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Math Help - Random Variables

  1. #1
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    Random Variables

    Given (\Omega, \mathcal{A}, P), suppose X is a random variable with X\geq0 and E{X}=1. Definite Q:\mathcal{A}->R by Q(A)= E{(X1_A)}. Show that if P(A) = 0, then Q(A)=0. Give an example that shows that Q(A)=0 does not in general imply P(A)=0.

    I'm pretty sure that E{(1_A)}=P(A), so I was thinking that maybe we could break Q(A) up into E{(X)}E{(1_A)}. However, this would be assuming that X and 1_A are independent random variables? Would this be true? If so, then it's very obvious why, if P(A)=0, then Q(A)=0. Anyone have any hints? Thanks!
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  2. #2
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    Quote Originally Posted by azdang View Post
    Given (\Omega, \mathcal{A}, P), suppose X is a random variable with X\geq0 and E{X}=1. Definite Q:\mathcal{A}->R by Q(A)= E{(X1_A)}. Show that if P(A) = 0, then Q(A)=0. Give an example that shows that Q(A)=0 does not in general imply P(A)=0.

    I'm pretty sure that E{(1_A)}=P(A), so I was thinking that maybe we could break Q(A) up into E{(X)}E{(1_A)}. However, this would be assuming that X and 1_A are independent random variables? Would this be true? If so, then it's very obvious why, if P(A)=0, then Q(A)=0. Anyone have any hints? Thanks!
    It is false (without further assumption) that Q(A)=E{(X)}E{(1_A)}. However, if P(A)=0, then X 1_A=0 almost-everywhere (it is 0 outside A, and A is negligible), hence Q(A)=0.

    As for the example, you must choose X in such a way that X 1_A is zero everywhere, i.e. X is 0 on A, and it is chosen outside A in such a way that E[X](=E[X 1_{A^c}])=1).
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  3. #3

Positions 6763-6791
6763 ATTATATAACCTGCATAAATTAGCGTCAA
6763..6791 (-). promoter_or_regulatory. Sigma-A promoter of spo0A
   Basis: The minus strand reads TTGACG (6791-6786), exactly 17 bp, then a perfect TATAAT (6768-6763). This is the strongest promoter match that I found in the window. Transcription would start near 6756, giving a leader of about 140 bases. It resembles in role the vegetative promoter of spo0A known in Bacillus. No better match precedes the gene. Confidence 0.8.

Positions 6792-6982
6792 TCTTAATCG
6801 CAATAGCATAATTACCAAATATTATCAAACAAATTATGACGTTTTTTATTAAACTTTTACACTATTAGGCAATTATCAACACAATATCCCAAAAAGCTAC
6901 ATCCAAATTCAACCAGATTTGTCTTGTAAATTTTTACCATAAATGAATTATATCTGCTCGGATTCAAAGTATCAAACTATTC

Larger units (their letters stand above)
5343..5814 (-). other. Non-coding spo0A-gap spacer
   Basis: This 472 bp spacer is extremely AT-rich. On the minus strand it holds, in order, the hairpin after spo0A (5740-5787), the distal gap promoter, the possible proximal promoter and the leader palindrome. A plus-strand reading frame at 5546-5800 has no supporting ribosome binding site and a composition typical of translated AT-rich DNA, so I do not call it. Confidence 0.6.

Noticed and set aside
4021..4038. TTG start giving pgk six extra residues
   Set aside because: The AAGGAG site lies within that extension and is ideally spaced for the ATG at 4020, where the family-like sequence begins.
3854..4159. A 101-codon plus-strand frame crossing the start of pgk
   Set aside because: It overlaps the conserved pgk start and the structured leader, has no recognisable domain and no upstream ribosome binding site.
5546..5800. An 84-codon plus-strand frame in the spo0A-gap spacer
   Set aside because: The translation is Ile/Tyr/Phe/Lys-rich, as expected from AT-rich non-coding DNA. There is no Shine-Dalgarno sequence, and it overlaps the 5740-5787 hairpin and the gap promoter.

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    Ooh, the first part seems so obvious. Thank you, Laurent.

    As for the second part, I'm still a little lost. My first question is: Is it correct that X1_A = X if x is in A and 0 if x is not in A?
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  4. #4
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    Quote Originally Posted by azdang View Post
    Ooh, the first part seems so obvious. Thank you, Laurent.

    As for the second part, I'm still a little lost. My first question is: Is it correct that X1_A = X if x is in A and 0 if x is not in A?
    No. What is true is that X(\omega) 1_A(\omega)=X(\omega) if \omega\in A and X(\omega) 1_A(\omega)=0 else. Remember A is an event, not a subset of \mathbb{R}.

    For instance (you should write this more formally), suppose we toss a fair coin, and define the event A=\{\text{the outcome is heads}\} and X is defined to be 0 in case heads shows up, and to be 2 if tails shows up. Then what are P(A), E[X] and E[X 1_A]?
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  5. #5
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    Well, P(A) should be .5, correct? So, wouldn't EX1_A be 0 in either case (if we roll a heads or a tales)? So in this case, Q(A) = 0, but P(A) does not equal 0.
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  6. #6
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    Quote Originally Posted by azdang View Post
    Well, P(A) should be .5, correct? So, wouldn't EX1_A be 0 in either case (if we roll a heads or a tales)? So in this case, Q(A) = 0, but P(A) does not equal 0.
    Yes. (More correctly, X1_A is 0 in both cases, hence E(X1_A)=0. )
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